Home Guide How to Run Selenium Tests on Safari using SafariDriver

How to Run Selenium Tests on Safari using SafariDriver

By Jash Unadkat, Technical Content Writer at BrowserStack -

Safari is the second most popular browser in the world, occupying a 16% market share, positioned right after Chrome. A key reason behind its significant market share is the fact that Safari is the default browser for all Apple devices. Naturally, web-developers across the globe need to ensure that their websites are thoroughly tested and optimized for all versions of Safari.

This article will discuss how to run Selenium tests on the Safari browser using the SafariDriver.

Note: Earlier versions of Safari require the installation of the Safari WebDriver extension. However, this extension is no longer supported for Safari testing. For Safari versions 10 and above, SafariDriver comes bundled by default with the browser that’s preinstalled in the macOS.

One can find the Safari Driver (v10 and above) at the following path – /usr/bin/safaridriver. This means that Safari now provides native support for the WebDriver API. It also means that users can simply point their tests from their editor to Safari and run them without installing any external library or driver.

Also, one needs to have a Mac machine to test on the latest versions of Safari as Apple terminated support for Safari on Windows in 2012. Another option is to use a cloud-based tool like BrowserStack, where one can access Safari on real Apple devices through their own machine, irrespective of the operating system.

Running Selenium Tests on Safari using SafariDriver

Prior to Safari automation, enable the Remote Automation feature from the developer menu. To do so, enable the Safari Developer menu first with the steps below:

  1. Go to Safari -> Preferences-> Advanced
  2. Tick mark the Checkbox with the label – Show Develop menu in menu bar

Once done, go to the Develop menu and click on the Allow Remote Automation option to enable it.

SafariDriver Example

Once this is done, users can straightaway get started with the programming part without downloading Safari WebDriver.

This article assumes that the reader knows how to set up a basic Selenium environment along with the required dependencies or libraries. Let’s assume the use of Selenium with Java for the upcoming examples.

Let’s consider a simple test scenario with three steps:

  1. Launch Safari browser
  2. Visit https://www.google.com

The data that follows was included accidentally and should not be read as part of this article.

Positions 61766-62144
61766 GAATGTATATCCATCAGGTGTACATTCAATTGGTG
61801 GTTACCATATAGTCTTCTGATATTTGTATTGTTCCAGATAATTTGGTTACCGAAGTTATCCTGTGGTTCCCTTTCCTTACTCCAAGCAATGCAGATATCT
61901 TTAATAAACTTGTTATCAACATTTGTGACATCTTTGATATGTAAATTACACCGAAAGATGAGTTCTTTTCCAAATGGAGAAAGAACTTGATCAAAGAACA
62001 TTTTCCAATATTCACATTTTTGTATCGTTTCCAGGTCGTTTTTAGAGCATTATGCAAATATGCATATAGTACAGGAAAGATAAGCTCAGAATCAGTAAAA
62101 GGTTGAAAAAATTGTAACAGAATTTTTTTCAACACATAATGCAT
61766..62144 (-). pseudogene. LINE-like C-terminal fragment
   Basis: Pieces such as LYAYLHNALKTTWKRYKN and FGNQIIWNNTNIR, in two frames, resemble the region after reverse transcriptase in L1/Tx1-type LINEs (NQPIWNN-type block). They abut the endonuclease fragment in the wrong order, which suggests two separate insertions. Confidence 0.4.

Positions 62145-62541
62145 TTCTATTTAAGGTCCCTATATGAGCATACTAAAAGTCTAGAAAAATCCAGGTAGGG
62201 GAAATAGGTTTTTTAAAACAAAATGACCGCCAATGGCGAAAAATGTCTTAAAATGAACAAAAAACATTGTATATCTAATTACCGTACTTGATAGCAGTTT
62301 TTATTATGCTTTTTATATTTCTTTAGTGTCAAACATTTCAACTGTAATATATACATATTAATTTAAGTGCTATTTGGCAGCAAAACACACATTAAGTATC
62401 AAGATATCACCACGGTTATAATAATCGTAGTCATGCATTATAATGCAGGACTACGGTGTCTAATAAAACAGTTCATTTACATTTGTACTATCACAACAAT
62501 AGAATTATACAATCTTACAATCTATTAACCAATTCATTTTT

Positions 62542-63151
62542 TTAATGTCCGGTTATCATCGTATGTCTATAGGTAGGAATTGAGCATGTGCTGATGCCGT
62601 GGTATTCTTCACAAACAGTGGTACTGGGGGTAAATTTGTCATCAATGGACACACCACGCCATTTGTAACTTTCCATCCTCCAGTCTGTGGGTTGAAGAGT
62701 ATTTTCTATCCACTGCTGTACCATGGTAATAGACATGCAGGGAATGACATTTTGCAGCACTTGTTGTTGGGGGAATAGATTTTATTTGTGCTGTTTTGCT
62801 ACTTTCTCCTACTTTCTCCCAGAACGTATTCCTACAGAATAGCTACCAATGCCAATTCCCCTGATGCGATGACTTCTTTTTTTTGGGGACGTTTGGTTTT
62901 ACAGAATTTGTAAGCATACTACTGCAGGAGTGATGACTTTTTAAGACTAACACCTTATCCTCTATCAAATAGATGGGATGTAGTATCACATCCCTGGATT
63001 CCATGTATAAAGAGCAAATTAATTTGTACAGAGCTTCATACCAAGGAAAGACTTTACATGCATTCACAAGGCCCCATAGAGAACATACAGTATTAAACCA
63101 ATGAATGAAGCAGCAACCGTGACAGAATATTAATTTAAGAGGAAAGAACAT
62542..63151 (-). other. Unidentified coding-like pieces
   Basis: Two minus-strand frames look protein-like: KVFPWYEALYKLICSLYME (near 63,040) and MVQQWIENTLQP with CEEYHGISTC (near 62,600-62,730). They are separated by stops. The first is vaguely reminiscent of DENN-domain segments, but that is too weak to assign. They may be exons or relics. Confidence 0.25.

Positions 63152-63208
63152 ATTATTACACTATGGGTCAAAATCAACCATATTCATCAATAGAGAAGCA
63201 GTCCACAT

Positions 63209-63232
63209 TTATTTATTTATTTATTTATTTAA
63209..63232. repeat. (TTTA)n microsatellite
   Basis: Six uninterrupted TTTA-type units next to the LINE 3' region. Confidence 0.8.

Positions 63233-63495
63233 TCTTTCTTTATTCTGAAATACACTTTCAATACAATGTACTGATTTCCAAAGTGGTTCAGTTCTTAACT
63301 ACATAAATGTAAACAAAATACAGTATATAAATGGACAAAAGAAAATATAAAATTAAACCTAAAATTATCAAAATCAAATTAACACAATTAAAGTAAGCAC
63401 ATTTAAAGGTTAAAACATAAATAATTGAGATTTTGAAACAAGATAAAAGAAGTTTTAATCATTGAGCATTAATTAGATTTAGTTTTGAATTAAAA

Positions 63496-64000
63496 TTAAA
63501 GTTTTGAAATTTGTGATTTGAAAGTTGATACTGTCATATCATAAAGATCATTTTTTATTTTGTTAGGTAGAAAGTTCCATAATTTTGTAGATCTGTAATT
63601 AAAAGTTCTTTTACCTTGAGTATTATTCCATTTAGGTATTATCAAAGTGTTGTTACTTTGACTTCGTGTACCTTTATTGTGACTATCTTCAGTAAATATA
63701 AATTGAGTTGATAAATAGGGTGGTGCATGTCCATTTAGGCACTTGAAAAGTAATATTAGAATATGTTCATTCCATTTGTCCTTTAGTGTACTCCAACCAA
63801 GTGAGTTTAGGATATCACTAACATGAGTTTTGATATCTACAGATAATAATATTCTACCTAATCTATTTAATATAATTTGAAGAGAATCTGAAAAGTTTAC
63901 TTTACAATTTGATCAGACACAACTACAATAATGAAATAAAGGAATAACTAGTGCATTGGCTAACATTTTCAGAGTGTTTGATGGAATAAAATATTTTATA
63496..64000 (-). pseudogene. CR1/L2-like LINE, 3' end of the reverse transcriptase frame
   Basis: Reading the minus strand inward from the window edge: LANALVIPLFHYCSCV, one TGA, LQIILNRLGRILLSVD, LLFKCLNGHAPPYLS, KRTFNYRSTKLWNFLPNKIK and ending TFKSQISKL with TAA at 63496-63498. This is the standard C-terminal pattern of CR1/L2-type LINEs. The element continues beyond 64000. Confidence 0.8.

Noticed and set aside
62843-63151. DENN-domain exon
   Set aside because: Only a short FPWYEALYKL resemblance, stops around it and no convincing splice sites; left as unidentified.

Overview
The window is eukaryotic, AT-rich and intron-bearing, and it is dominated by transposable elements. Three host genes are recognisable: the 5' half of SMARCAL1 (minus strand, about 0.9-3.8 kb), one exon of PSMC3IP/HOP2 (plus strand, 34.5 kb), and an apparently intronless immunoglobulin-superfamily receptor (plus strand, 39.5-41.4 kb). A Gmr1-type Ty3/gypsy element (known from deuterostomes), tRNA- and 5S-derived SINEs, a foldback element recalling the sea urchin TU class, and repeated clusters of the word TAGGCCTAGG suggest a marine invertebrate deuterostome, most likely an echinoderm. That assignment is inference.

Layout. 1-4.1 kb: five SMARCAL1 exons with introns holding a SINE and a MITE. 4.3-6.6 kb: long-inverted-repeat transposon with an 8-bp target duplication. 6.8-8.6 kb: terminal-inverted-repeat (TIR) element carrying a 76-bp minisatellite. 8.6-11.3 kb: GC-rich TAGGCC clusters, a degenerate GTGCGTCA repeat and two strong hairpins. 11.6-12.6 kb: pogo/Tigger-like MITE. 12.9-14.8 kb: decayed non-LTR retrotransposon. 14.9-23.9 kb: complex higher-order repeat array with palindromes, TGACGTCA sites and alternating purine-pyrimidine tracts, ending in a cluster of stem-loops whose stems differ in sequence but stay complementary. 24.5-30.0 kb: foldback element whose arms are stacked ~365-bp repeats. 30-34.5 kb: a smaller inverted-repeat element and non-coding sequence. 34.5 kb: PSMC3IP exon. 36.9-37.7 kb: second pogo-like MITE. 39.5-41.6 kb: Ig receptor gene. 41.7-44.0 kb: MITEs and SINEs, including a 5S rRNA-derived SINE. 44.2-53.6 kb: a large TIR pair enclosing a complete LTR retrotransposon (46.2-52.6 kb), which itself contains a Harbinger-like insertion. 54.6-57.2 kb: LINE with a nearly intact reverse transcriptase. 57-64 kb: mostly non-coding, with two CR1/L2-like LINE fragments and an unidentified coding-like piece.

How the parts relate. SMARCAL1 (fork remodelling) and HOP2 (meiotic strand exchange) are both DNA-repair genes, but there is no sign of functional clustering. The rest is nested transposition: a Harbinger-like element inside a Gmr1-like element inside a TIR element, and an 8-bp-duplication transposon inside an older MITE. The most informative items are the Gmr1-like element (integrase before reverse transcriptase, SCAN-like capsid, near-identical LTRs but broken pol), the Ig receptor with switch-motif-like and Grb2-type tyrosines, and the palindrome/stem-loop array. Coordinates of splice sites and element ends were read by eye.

3. Enter the search query “BrowserStack”
  4. Click on the search button
  5. Close the browser

A Java program for the above test scenario is as follows:

import org.openqa.selenium.By; 
import org.openqa.selenium.WebDriver; 
import org.openqa.selenium.safari.SafariDriver; 

public class SafariDemo { 

public static void main(String[] args) { 

// Instantiate a SafariDriver class. 
WebDriver driver = new SafariDriver(); 
// Launch Website 
driver.navigate().to("http://www.google.com/"); 

// Click on the search text box and send value 
driver.findElement(By.id("lst-ib")).sendKeys("BrowserStack"); 

// Click on the search button 
driver.findElement(By.name("btnK")).click(); 

// Close the Browser 
driver.close(); 

}

Executing the above code successfully will

  1. Launch the Safari browser
  2. Navigate to Google website
  3. Enter the search query as “BrowserStack” and
  4. Click on the search button

Also read: How to run Selenium Test on Chrome using ChromeDriver


Thus, Safari automation is achieved without explicitly downloading and referring to a specific driver executable as in the case of Chrome and Firefox.

Exploring critical bugs faster is only possible when tests are executed on real devices. Testing teams or individual testers can use BrowserStack’s cloud Selenium Grid for running automated Safari tests on iOS and macOS environments in parallel. As all the browsers are installed on actual Mac and iOS devices, teams are able to test their websites in real user conditions, thus identifying every possible bug that can show up in the site’s real-world usage.

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